Alan Sillitoe, who died today aged 82, was part of a generation of working-class writers who shifted the boundaries of taste. Not that Sillitoe, born into the deprived family of a tannery labourer, liked to be defined purely by class. He once said of his 1958 work Saturday Night and Sunday Morning that "the greatest inaccuracy was ever to call the book a working-class novel for it is really nothing of the sort. It is simply a novel".
The key point about Sillitoe and the generation loosely dubbed Angry Young Men was that they were vehemently anti-authority. The hero of Kingsley Amis's Lucky Jim (1954) pulled rude faces and mocked the official culture of his academic seniors. John Osborne's Jimmy Porter in Look Back in Anger (1956) eloquently savaged anyone in a position of power. Joe Lampton in John Braine's Room at the Top (1958) raged against the "zombies" in authority. And then along came Sillitoe's Arthur Seaton in Saturday Night and Sunday Morning, who roundly declared himself beyond morality: "That's what all those looney laws are for, yer know: to be broken by blokes like me."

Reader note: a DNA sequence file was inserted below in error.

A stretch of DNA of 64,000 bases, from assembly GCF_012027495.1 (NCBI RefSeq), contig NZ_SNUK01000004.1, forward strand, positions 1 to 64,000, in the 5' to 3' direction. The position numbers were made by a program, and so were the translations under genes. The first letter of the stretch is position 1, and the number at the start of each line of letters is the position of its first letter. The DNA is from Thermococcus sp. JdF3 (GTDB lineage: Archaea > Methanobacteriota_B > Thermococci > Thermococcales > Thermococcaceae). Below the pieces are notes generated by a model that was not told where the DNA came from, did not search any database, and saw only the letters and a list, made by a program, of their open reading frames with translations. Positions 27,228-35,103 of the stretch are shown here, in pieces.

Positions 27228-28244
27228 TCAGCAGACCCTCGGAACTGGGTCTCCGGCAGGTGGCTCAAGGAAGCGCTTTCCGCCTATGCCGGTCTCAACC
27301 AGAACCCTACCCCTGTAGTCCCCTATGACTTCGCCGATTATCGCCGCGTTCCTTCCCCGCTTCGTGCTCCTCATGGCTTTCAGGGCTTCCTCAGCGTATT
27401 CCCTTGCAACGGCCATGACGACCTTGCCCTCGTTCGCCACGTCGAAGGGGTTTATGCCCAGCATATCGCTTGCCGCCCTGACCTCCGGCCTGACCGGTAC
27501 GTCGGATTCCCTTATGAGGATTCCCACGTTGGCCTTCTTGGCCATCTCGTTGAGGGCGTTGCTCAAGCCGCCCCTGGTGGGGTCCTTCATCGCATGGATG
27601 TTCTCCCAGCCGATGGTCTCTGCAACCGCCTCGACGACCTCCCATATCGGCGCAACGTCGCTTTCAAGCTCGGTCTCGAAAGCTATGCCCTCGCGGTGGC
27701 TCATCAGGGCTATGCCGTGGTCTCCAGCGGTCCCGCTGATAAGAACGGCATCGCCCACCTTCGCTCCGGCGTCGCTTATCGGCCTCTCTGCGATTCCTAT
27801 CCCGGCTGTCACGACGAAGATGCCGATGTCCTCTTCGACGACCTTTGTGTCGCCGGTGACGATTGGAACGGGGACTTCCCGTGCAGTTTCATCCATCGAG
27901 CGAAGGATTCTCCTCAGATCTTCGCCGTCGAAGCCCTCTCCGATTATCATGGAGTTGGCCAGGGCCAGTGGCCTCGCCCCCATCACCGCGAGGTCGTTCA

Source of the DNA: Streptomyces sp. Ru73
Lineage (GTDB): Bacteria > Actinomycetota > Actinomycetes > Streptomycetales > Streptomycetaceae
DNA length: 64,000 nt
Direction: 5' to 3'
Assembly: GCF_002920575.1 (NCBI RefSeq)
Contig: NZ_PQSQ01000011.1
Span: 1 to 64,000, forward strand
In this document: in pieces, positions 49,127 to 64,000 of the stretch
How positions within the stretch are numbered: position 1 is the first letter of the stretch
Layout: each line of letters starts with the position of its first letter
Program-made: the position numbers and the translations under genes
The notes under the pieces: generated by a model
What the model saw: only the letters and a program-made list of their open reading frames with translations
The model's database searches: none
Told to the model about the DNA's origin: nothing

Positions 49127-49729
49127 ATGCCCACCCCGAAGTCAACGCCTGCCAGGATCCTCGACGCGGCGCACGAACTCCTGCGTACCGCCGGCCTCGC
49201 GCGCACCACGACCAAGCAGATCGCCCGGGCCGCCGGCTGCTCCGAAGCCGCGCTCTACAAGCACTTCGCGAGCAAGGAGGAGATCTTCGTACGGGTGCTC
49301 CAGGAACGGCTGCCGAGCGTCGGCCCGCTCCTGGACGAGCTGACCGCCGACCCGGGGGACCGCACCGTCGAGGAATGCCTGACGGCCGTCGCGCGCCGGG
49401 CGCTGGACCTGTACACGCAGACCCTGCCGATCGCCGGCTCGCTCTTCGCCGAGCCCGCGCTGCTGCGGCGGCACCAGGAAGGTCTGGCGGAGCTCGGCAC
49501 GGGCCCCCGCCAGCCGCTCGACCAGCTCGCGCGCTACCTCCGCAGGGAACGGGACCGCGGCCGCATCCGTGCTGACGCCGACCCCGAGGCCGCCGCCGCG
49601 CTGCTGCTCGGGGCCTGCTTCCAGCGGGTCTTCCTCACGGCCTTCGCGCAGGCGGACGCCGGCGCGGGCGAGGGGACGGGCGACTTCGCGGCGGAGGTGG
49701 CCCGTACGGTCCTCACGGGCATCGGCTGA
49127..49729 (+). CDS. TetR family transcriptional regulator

Full piece at The Guardian.
Exciting news from Mary Sangster
Secretary, Te TamarikiTai

 Our first home - Dreams really do come true
We've just leased our first premises and would love you to come and share our vision for creating an exhibition, education and archival space at 87 Victoria Street (first floor above The Children's Bookshop).

Wednesday 12 May

7.00pm Come along and enjoy a glass of wine to toast our new 'home' and hear about what's next at Te Tai Tamariki
7.30pm NZ POST CHILDREN'S BOOK AWARDS DISCUSSION PANEL. Join our four panelists to gain an insight into this years shortlisted finalists. Are you game enough to pick a winner?

$5 koha or 'buy a chair'* for $40 and show your support for Te Tai Tamariki with a seat labelled in your honour.

Tickets and seats available on the night or email us at

Visit our website for the 2009 NZ Post Children's Book Awards Panel Discussion review.

*This offer is to help purchase gallery furniture and is not for a permanent pre-paid seat to future events.